Oil prices decreased more than 40% in the first 5 minutes of trading

Recap: Oil prices hopped aboard the roller coaster ride during Monday’s session, dipping more than 40% in the first 5 minutes of trading, with August WTI falling to a session low of $72.51. The spot contract traveled through several peaks and troughs, until it slowly worked its way back above Friday’s close of $74.15. Prices were pushed and pulled by concern that global oil producers would ramp up production greater than traders expected, especially after U.S. President Donald Trump called on Saudi Arabia to up production by as much as 2 million barrels per day, and as Libyan production comes to a halt. After reaching a high of $74.35, this spot contract pared gains for a settlement of $73.94 a barrel, down 21 cents, or 0.285. September Brent fell $1.93, or 2.44%, to settle at $77.30 a barrel.  

August RBOB settled at $2.105 a gallon, down 2.2%, while August heating oil slipped 2.4%, to $2.156 a gallon.

Fundamental News: US President, Donald Trump, tweeted on Saturday that Saudi Arabia’s King Salman bin Abdulaziz Al Saud had agreed to pump more oil, maybe up to 2,000,000 barrels.  While, the White House later backpedaled from his comments, President Trump on Sunday increased the pressure, demanding that OPEC stop what he called its manipulation of the oil market and insisting the group produce more. 

Russia’s Energy Ministry reported that the country’s average monthly oil output exceeded 11 million bpd in June for the first time since April 2017 as leading global oil producers started to ease output cuts.  Russia’s production increased to 11.06 million bpd in June from 10.97 million bpd in May, up about 100,000 bpd.  Russia has pledged to restore output by 200,000 bpd in the second half of the year. 

Observed crude shipments from Saudi Arabia increased last month to the highest level since March 2017.  Tankers hauled an average of 7.467 million bpd in June, up from a revised 7.145 million bpd in the previous month.

Separately, according to data from tanker-tracker Kpler, Saudi Arabia’s oil exports increased by 543,000 bpd to 7.757 million bpd in June, the highest level since 2013.  OPEC exports increased by 1.43 million bpd in June.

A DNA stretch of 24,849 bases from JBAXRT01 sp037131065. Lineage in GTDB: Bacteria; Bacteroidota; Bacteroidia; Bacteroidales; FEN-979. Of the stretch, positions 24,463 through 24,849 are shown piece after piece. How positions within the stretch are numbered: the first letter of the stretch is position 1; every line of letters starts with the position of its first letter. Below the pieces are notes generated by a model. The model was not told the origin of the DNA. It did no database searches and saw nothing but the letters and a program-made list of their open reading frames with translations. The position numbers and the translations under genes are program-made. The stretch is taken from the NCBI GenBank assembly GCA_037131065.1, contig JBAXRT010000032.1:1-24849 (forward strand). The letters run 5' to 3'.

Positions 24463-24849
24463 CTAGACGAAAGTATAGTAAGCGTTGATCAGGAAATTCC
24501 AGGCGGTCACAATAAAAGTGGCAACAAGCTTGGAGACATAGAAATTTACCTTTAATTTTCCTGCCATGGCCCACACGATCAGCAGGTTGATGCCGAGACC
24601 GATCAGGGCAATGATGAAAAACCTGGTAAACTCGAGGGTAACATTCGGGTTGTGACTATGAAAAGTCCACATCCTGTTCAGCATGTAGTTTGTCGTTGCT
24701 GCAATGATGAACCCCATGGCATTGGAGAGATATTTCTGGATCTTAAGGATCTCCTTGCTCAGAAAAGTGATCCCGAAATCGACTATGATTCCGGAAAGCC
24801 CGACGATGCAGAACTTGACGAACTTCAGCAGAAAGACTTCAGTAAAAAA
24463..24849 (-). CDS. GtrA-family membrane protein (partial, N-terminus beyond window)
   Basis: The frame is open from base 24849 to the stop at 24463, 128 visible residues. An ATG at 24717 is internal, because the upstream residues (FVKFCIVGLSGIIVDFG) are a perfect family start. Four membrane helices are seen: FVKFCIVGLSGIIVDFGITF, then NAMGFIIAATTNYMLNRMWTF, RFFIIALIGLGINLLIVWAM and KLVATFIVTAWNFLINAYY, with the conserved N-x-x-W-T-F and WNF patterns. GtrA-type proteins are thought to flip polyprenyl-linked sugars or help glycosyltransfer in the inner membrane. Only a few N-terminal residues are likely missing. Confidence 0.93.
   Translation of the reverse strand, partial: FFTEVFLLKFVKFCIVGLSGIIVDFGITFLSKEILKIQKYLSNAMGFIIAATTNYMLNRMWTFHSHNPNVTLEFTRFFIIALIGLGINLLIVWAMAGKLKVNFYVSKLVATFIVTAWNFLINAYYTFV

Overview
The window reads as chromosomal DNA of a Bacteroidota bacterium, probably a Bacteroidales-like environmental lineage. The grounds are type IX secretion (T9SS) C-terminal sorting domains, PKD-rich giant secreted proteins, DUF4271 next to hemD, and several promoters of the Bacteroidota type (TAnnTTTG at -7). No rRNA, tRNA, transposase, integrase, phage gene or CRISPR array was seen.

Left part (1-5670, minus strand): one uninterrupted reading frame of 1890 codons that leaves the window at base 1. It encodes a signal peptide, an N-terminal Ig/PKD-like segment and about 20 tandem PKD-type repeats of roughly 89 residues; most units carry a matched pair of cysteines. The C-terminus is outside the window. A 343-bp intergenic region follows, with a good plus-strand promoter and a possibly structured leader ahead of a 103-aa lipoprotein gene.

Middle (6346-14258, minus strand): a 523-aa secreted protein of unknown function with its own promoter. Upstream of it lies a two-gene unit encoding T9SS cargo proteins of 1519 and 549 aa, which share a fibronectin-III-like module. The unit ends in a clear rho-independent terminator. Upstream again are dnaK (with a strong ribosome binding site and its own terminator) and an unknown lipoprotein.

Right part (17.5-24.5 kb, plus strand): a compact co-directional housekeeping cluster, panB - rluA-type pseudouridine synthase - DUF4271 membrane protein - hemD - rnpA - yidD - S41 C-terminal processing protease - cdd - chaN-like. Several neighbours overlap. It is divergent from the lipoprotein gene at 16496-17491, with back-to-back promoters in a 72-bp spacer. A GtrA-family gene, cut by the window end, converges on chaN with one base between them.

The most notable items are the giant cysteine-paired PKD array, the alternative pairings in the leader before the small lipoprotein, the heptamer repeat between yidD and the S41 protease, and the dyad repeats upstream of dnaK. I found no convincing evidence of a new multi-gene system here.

Libya’s National Oil Corp declared force majeure on loadings from Zueitina and Hariga ports on Monday, resulting in total production losses of 850,000 bpd due to the closure of the eastern fields and ports.  The Tripoli-based NOC made the announcement after eastern factions seeking control of Libya’s oil exports began to block tankers at the two ports last week.  They have also prevented the NOC from resuming operations at the port of Ras Lanuf and Es Sider, which were placed under force majeure on June 14th during an armed attack by opponents of Khalifa Haftar’s Libyan National Army that was later repelled. 

Iraq’s Oil Minister, Jabar al-Luaibi, said Iraq is still in talks with Turkey and Kurdish regional authorities to resume Kirkuk crude oil exports through the Ceyhan port.  Production from Iraq’s Kirkuk oilfields is currently at 220,000 bpd. 

Iran’s crude exports to Europe fell to the lowest level since September 2016 in June.  Combined shipments of crude and condensate fell to 2.58 million bpd in June from 2.72 million bpd in May. 

IIR Energy reported that US oil refiners are expected to shut in 203,000 bpd of capacity in the week ending July 6th, cutting available refining capacity by 28,000 bpd on the week.  IIR expects offline capacity to increase to 318,000 bpd in the week ending July 13th. 

Early Market Call – as of 9:00 AM EDT

WTI – Aug $74.81, up 90 cents

RBOB – Aug $2.1278, up 2.26 cents

HO – Aug $2.1829, up 2.75 cents

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